• Investors to subscribe to a minimum of 2 units in REIT. Each unit of REIT to be of INR 0.1 million.
    • Unit holders can only sell their units on the stock exchange.

    • The manager to ensure that Net Asset Value of REIT is calculated once in every 6 months by principal valuer and declared to the stock exchange.
    • The principal valuer to conduct full valuation of REIT once in a year including physical inspection.
    • REITs have to make several disclosures under the REIT Regulations. The trustee to oversee that the manager ensures that the disclosures/ reporting to the unit holders, SEBI, trustees and recognized stock exchanges are adequate, timely and in accordance with the REIT Regulations.
    • The manager to ensure that the audit of accounts of REIT by auditor is done at least twice in a year and the report is submitted to the exchanges within 45 days of end of such half year.
    • Delisting of the REIT units to take place in the events of following: Minimum public float falls below the prescribed 25%; or Number of unit holders fall below 20 (excluding related parties); or SEBI or stock exchange require delisting for (a) violation of the listing agreement or (b) in the interest of unit holders; or Sponsor/ manager request delisting with the approval of requisite unit holders; or Unit holders apply for delisting.


    REIT Regulations while drafted carefully raise concerns on tax, stamp duty, distribution of income, foreign praticpation etc. We have discussed a few significant issues below:

    • Tax issues: If a Sponsor transfers the real estate asset to Trust (on behalf of REITs), it will attract capital gains under the Indian Income Tax Act, 1961 (“Income Tax Act”). Please note that the Sponsor will not be able to transfer the property at a nominal value as the ready reckoner value will be the sale price. We recommend that capital gains on such transfer should be waived as it not actual transfer but transfer from one promoter entity to another.
    • Stamp Duty: Transfer of real estate from the Sponsor to the Trust (on behalf of REITs) will attract stamp duty for conveyance. In most of the urban cities, conveyance would attract a stamp duty of 5% of market value or actual value of the sale. This will substantially increase the cost and may make REIT unattractive for the real estate companies. We recommend some concession on the stamp duty should be granted to promote REIT.
    • Distribution of Income: The framework requires distribution of dividend as per offer document. If REIT holds shares of SPV, any distribution of profits will be subject to a corporate tax of 30% on SPV and dividend distribution tax of 15%. We recommend that such SPV under the REITs should be exempted from corporate tax, dividend distribution tax and Minimum Alternate Tax and should be given pass through status similar to venture capital funds provided Section 10(23FB) if the Income Tax Act providing single level of tax in the hands of the unit holders.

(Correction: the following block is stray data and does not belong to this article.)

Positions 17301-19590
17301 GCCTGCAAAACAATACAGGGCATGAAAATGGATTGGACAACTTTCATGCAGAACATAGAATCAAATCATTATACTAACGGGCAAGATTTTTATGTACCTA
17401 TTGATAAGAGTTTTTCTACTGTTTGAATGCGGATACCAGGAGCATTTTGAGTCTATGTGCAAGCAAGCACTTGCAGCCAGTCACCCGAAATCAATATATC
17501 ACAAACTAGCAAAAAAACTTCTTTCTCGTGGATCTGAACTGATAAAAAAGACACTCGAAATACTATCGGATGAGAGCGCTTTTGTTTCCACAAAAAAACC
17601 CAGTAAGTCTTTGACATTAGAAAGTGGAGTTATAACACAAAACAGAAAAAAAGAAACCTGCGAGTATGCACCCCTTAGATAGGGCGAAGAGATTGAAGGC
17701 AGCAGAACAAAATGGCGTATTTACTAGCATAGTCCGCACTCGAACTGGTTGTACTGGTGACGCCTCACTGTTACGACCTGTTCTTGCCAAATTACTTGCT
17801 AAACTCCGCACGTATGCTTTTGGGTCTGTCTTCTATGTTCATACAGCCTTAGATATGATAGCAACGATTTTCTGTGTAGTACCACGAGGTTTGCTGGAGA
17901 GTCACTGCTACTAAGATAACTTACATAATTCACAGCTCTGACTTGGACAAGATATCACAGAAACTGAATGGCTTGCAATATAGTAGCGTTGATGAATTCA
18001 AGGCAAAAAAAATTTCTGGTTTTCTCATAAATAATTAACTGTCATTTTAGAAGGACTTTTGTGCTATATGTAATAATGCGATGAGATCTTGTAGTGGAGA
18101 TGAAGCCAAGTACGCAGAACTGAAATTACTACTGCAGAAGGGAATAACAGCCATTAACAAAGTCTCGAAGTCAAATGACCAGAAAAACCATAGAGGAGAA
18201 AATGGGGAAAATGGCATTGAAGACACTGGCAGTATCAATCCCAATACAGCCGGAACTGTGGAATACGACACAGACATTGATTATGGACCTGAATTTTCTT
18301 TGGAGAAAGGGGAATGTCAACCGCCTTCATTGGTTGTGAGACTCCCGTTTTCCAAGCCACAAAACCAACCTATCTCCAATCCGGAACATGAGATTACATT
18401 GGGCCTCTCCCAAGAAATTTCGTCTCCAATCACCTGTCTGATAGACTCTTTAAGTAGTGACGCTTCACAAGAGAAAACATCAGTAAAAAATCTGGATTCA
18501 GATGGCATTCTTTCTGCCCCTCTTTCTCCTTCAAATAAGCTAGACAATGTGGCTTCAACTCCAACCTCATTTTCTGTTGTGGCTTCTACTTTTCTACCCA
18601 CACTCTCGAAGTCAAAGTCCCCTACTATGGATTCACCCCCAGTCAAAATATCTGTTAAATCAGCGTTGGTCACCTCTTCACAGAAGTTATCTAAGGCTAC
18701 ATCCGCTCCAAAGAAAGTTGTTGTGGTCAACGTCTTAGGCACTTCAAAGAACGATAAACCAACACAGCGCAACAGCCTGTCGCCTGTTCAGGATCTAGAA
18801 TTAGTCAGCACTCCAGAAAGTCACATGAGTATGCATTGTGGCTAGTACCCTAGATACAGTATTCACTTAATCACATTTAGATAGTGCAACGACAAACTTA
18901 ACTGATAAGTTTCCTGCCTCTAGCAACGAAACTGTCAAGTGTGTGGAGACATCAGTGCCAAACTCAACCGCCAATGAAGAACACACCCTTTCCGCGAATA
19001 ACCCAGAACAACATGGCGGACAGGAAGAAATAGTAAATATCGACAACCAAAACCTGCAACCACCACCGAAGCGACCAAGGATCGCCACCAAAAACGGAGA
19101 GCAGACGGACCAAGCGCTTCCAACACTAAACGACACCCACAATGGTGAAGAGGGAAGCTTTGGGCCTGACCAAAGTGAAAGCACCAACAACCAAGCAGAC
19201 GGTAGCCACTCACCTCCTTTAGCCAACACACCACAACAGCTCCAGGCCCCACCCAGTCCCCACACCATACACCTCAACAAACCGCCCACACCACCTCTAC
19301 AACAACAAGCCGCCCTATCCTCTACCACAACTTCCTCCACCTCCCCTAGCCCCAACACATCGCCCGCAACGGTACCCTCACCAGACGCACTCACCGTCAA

• Title of Property: REIT Regulations require the Trustee to ensure that the real estate asset has a proper legal and marketable title and all material contracts entered into by REIT are binding and enforceable. We believe that most of the immovable properties in India have some minor issues with respect to verify the title and hence the title should restrict to marketability of real estate. Further, such liability should be of the Sponsor who will transfer the property to REITs and not that of the Trustees.
    • Limited Liability Partnership (“LLP”): After 2008, LLP has been the flavour for developers to hold the real estate asset. We recommend that definition of SPV and body corporate in the REIT Regulation should include LLP thereby enabling Sponsors more flexibility in their investments.
    • Foreign Investment: REIT Regulations permit foreign investors to invest in REITs subject to exchange control regulations. Reserve Bank of India will be required to liberalise current regulations to specifically allow REIT investments by non-residents as direct investment is presently restricted in real estate business subject to conditions and investment in Trust requires approval of Foreign Investment Promotion Board.
    • Units of REITs to qualify as security: Units of REITs should be defined as ‘security’ under Securities Control Regulation Act, 1956 , as these need to be compulsorily listed under the REIT Regulations


If majority concerns raised by the industry are addressed by SEBI, REIT could evolve as a preferred mode of investment for the investors. Further, it will provide liquidity and transparency to the much required real estate sector. With the recent trend of Indian companies to list their real estate in Singapore exchange, REITs will boost the Indian real estate market.

This update was released on 10 Dec 2013.

The views expressed in this update are personal and should not be construed as any legal advice. Please contact us directly on +91 22 40565252 or for any assistance.

Legal Update Team
Advocates, Solicitors and Notaries
T: +91 22 40565252
Mumbai Office: Surya Mahal, 2nd Floor, 5, Burjorji Bharucha Marg, Fort, Mumbai-400 023, India
Delhi Office: Block C-9, Lower Ground Floor, Jangpura Extension, New Delhi - 110 014, India